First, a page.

One of the monumental achievements in narrative filmmaking, Sergio Leone’s grandiose 1966 western epic is nothing less than a masterclass in movie storytelling, a dynamic testament to the sheer, invigorating uniqueness of cinema.
Clint Eastwood and Lee Van Cleef are their usual taciturn selves as rival gunslingers pursuing a cache of lost gold. So it’s left to Eli Wallach’s Tuco to steal the show, the archetypal pitiable, self-deluded villain, the rotten heart of Leone’s colossal canvas.
It’s hard to name another film with so many iconic, indelible sequences: Tuco following a trail of half-smoked cigars; the unmanned stagecoach thundering through the desert; the operatic Mexican standoff in the graveyard, as Ennio Morricone’s peerless score mounts over five nailbiting, wordless minutes. But what impresses most is the intimacy of Leone’s vision, sketching a vast array of ruthless characters with broad but subtle visual strokes, never losing sight of the humanity amidst the carnage.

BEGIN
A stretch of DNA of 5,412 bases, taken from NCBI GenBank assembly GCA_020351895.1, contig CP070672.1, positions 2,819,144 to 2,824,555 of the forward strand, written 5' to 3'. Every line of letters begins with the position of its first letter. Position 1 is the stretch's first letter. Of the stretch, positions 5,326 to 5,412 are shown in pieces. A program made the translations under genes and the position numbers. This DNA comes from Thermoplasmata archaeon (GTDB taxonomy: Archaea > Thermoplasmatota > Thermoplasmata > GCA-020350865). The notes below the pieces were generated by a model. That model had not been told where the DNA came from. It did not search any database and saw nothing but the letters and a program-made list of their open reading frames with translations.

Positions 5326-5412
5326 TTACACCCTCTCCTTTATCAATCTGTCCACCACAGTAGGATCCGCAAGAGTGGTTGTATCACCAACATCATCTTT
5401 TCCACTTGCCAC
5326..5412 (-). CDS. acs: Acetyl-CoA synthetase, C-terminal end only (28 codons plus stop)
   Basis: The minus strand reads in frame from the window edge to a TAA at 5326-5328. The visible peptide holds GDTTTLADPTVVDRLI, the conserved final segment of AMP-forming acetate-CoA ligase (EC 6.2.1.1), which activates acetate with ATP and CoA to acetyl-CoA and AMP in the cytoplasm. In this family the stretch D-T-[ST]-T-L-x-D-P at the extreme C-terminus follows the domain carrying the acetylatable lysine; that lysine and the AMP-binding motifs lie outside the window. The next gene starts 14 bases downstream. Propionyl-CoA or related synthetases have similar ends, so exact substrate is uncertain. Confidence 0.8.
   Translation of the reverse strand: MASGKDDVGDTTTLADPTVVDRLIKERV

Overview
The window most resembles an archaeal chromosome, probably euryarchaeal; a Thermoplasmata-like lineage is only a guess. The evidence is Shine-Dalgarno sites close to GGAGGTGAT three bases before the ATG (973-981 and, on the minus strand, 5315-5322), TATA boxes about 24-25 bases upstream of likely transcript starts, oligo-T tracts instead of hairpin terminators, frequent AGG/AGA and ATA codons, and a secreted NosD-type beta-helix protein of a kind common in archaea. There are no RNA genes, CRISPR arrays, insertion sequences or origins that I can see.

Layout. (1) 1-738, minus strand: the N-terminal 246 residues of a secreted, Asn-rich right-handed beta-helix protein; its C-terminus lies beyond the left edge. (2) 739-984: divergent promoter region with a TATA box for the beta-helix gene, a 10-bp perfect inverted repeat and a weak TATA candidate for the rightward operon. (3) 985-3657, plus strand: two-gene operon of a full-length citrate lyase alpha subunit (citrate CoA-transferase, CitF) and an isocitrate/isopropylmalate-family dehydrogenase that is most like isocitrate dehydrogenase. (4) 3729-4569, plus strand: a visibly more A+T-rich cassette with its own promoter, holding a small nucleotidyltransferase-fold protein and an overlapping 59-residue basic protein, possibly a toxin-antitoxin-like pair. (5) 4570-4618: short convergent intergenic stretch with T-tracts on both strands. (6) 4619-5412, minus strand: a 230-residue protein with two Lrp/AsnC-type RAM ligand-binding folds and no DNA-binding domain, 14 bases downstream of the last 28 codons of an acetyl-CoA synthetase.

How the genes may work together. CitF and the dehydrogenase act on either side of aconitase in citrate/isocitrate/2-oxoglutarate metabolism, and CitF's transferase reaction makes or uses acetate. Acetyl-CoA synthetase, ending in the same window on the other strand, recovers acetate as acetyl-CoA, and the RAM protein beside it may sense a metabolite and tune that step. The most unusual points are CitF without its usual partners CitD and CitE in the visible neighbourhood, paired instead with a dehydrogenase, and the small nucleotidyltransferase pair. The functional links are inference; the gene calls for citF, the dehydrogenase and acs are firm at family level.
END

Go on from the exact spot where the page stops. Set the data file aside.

|Release date:||Friday August 1 2008|
Cast and crew
|Screenwriter:||Age, Scarpelli, Luciano Vincenzoni, Sergio Leone|
Lee Van Cleef
1 cinema showing 'The Good, the Bad and the Ugly'
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I recorded this years ago and loved it. Until my three hour tape ended and I missed the last 20 minutes. Still don't know what happens...
Surely the mark of a classic film is that you can watch it 50 times and still find it entertaining. Ethereal in its depiction of the west, in a way that most American westerns are not. Beautifully shot and the music was and always will be PERFECT!